This is a part of quotes and thoughts that attracted my attention, while reading the “The Halo Effect …and the Eight Other Business Delusions that Deceive Managers” by Phil Rosenzweig.
Preface, p. xxi:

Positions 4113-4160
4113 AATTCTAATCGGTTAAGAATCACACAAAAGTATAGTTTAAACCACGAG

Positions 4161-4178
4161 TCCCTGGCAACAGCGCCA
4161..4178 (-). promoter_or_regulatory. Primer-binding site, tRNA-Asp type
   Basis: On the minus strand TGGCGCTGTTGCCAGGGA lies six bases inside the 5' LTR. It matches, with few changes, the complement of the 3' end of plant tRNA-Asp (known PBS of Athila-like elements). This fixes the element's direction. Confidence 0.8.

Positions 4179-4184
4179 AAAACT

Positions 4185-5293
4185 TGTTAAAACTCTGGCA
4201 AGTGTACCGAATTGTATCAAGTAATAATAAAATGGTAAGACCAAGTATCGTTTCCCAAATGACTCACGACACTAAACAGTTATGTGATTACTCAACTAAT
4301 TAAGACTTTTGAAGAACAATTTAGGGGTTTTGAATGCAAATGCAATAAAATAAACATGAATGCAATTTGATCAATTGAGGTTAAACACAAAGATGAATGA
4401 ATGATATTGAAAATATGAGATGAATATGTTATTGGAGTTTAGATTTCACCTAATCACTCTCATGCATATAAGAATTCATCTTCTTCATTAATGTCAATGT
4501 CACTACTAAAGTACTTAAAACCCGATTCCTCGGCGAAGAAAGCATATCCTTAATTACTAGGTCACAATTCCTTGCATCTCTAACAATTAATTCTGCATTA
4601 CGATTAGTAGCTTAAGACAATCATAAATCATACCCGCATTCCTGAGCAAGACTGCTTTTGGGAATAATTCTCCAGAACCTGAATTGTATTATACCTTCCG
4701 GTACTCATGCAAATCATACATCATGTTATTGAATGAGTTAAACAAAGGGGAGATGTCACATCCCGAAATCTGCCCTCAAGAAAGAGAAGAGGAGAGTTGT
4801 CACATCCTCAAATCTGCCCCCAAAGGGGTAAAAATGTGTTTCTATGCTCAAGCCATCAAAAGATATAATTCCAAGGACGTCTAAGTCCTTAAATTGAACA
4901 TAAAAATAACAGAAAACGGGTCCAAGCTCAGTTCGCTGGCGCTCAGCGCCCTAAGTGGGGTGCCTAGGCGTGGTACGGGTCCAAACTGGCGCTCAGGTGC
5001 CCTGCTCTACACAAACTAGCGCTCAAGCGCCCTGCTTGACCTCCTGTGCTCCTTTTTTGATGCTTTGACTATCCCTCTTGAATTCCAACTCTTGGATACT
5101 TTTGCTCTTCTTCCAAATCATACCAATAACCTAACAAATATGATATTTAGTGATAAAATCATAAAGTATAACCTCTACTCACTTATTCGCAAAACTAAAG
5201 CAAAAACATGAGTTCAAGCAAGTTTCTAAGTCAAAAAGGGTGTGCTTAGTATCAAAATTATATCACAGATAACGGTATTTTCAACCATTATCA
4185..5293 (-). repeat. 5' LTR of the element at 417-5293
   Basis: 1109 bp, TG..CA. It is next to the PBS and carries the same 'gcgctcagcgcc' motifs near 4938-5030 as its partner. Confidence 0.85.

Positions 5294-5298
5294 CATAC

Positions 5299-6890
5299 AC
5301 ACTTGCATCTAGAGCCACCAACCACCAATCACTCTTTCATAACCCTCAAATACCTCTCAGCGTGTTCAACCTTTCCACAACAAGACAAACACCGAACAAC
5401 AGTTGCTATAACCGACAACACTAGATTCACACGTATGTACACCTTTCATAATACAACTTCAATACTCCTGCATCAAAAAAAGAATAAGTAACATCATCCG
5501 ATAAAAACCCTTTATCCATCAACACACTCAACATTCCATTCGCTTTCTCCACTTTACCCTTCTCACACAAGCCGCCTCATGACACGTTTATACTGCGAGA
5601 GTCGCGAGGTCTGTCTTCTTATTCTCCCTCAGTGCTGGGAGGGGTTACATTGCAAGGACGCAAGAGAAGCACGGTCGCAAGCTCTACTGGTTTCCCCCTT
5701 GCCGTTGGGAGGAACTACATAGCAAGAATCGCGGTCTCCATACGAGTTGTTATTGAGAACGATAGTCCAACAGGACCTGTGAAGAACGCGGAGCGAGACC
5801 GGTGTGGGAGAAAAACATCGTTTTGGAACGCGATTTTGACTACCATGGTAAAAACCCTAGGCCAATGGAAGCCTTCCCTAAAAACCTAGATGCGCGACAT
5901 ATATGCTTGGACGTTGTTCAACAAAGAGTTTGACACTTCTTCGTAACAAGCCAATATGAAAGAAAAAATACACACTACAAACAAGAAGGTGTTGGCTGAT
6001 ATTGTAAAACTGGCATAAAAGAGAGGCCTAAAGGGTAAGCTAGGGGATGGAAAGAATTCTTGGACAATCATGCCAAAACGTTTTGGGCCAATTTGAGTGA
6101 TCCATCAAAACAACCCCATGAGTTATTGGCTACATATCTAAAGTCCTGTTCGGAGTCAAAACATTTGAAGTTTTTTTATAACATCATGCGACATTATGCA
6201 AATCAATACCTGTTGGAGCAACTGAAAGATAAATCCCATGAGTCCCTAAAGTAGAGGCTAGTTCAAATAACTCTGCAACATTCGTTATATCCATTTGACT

A longtime friend of mine, Dick Stull, explains the difference between illusion and delusion this way. When Michael Jordan appears to hang motionless in midair for a split second while on his way to a slam-dunk, that’s an illusion. Your eyes are playing tricks on you. But if you think you can lace up a pair of Nikes, grab a basketball, and be like Mike, well, that’s a delusion. You are kidding yourself. It ain’t gonna happen. The delusions I describe in this book are a bit like that – they’re promises that you can achieve great success if you just do one thing or another, but they’re fundamentally flawed. In fact, some of the biggest business blockbusters of recent years contain not one or two, but several delusions. For all their claims of scientific rigor, for all their lengthy descriptions of apparently solid and careful research, they operate mainly at the level of storytelling. They offer tales of inspiration that we find comforting and satisfying, but they’re based on shaky thinking. They’re deluded.